WEEDING THE GARDEN: AN INTERVIEW WITH SARAH CUNNINGHAM
Sarah Cunningham’s latest book, Picking Dandelions: A Search for Eden Among Life’s Weeds (Zondervan), reads like a conversation with an old friend. Telling stories from her life, she takes the reader on a garden tour of her soul, never afraid to point out the weeds spotting the landscape. Learning to recognize the weeds in our lives helps the blooming flowers to stand out even more vividly. Sarah’s book and our recent conversation are encouraging me to look around for the evidence of Eden in my little patch of the world.
Picking Dandelions is your second book. Your first book was called Dear Church: Letters from a Disillusioned Generation. I’ve read both books and can say that I loved them both but for different reasons. Dear Church felt a little rebellious while in Picking Dandelions you come across much more settled. How did that shift occur from the writing as the rebellious twenty-something to the conversationalist-at-peace?
I wouldn’t say the dominant tone of Dear Church is rebellion, though I get what you mean. There was some heavy angst there. I had seen some hard things unfold in the church and it just hurt to see God-led communities fall so short of his intended good for us.
I was always somewhere in the realm of “responsible” though–feeling torn between frustrations with the church and idealism. But even in the hard moments, I never let go of seeing the church as Jesus’ intended platform for dispensing hope for the planet.
As far as the shift of voice, some of it came through sheer time. Hurts always subside. Perspective dawns. You learn not to empty all your energy over things you can’t change. You figure out how to balance idealism and reality in more healthy ways. And eventually I just realized that one of the best ways to change the church is for each of us to commit to changing our selves.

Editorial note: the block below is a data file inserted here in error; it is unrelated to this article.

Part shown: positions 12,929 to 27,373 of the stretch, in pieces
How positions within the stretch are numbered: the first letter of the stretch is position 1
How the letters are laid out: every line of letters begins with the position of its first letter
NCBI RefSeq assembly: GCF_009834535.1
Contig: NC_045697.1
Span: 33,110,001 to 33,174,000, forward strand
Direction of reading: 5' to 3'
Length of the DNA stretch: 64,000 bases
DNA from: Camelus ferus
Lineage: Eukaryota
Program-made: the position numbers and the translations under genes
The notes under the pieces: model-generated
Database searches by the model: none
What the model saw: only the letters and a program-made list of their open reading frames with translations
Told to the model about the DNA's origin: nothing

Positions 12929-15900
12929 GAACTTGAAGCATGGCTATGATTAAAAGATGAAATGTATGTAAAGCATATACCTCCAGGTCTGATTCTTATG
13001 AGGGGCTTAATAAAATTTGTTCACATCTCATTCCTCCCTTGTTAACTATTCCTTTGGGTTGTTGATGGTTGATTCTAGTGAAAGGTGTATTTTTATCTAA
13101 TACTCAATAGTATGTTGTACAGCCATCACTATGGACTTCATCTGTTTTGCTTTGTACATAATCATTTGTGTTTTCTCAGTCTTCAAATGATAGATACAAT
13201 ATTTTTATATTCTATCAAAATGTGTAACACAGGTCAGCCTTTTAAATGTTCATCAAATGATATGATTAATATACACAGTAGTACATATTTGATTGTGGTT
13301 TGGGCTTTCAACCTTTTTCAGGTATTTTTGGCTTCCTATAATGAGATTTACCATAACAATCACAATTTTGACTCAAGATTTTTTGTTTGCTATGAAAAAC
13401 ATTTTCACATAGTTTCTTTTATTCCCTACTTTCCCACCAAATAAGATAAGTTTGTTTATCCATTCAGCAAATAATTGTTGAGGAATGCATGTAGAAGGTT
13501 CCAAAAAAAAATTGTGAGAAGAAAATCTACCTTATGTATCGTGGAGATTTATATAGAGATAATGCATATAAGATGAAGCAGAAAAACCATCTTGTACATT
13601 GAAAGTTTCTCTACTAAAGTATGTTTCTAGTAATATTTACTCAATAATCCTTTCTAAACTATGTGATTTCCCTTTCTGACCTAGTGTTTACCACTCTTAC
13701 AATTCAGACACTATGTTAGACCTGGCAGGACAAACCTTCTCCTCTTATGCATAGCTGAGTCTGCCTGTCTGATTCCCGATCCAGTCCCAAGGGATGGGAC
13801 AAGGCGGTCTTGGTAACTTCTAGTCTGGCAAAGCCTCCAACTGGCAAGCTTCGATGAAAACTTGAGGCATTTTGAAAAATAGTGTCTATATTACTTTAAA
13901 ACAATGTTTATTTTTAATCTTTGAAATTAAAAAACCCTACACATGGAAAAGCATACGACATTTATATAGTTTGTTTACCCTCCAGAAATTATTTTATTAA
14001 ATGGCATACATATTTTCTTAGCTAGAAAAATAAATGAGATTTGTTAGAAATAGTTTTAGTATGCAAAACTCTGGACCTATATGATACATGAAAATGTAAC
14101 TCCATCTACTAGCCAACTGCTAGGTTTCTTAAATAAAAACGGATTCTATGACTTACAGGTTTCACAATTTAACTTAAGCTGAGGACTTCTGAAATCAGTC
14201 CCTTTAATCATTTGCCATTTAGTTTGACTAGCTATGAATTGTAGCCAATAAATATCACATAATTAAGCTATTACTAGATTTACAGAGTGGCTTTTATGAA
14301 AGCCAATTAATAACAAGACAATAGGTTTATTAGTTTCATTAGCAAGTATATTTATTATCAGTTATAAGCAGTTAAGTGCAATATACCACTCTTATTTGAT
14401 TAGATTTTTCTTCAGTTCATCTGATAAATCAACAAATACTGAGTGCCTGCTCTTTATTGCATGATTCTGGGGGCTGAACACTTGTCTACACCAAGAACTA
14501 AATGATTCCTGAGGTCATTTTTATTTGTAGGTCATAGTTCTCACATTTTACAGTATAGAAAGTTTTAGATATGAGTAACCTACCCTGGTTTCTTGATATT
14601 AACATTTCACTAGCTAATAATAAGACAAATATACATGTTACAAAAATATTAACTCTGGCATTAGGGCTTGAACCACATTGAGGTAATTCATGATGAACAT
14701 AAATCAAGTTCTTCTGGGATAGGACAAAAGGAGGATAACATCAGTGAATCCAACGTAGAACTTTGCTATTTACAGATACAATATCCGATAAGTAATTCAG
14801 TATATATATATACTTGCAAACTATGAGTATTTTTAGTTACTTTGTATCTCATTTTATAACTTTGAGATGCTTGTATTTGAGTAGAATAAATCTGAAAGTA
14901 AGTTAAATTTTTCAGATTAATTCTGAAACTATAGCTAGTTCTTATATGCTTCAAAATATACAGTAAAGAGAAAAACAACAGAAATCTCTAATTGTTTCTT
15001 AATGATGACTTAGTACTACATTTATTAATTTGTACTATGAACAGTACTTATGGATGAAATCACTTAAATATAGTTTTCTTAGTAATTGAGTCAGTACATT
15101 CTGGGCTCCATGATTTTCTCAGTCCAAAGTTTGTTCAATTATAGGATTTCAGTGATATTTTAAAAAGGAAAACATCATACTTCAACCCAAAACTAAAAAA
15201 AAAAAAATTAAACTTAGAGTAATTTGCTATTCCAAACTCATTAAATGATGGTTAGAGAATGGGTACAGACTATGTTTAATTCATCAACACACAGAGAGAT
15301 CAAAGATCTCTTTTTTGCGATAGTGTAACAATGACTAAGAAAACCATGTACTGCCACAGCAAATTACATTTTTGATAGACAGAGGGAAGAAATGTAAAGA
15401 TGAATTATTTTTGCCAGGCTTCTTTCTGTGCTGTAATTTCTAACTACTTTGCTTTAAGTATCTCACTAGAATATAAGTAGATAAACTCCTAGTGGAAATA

Your book is focused on the idea that people have this sort of longing for Eden within. This longing shows up in a desire for growth and change in good times and bad. How does this change take place? What does that look like?
My guess is it plays out a little bit different with each person. The Holy Spirit knows how to work within the context of each person’s life circumstances.
But in general, I think we have a shared sense–when things are bad, for example–that life is “supposed” to be better. That our existence is meant to be more peaceful and purposeful, for example. And that craving drives us to look for truths embedded in our surroundings and in the story of the Bible.
As we begin to adopt some truths in our lives, it pays off. Our lows get a little less dark, our highs get a little bit more steady. Life rounds out a little bit more. I’m not saying it gets perfect or that any of us ever coast on 100% maturity, but we start to experience more of that full life Jesus said he came to bring. And when we start to cash in on God’s intentions, and feel the sweetness of he wanted for us, it is built-in incentive to keep seeking him more and to keep trying to align our lives with more and more of his truths.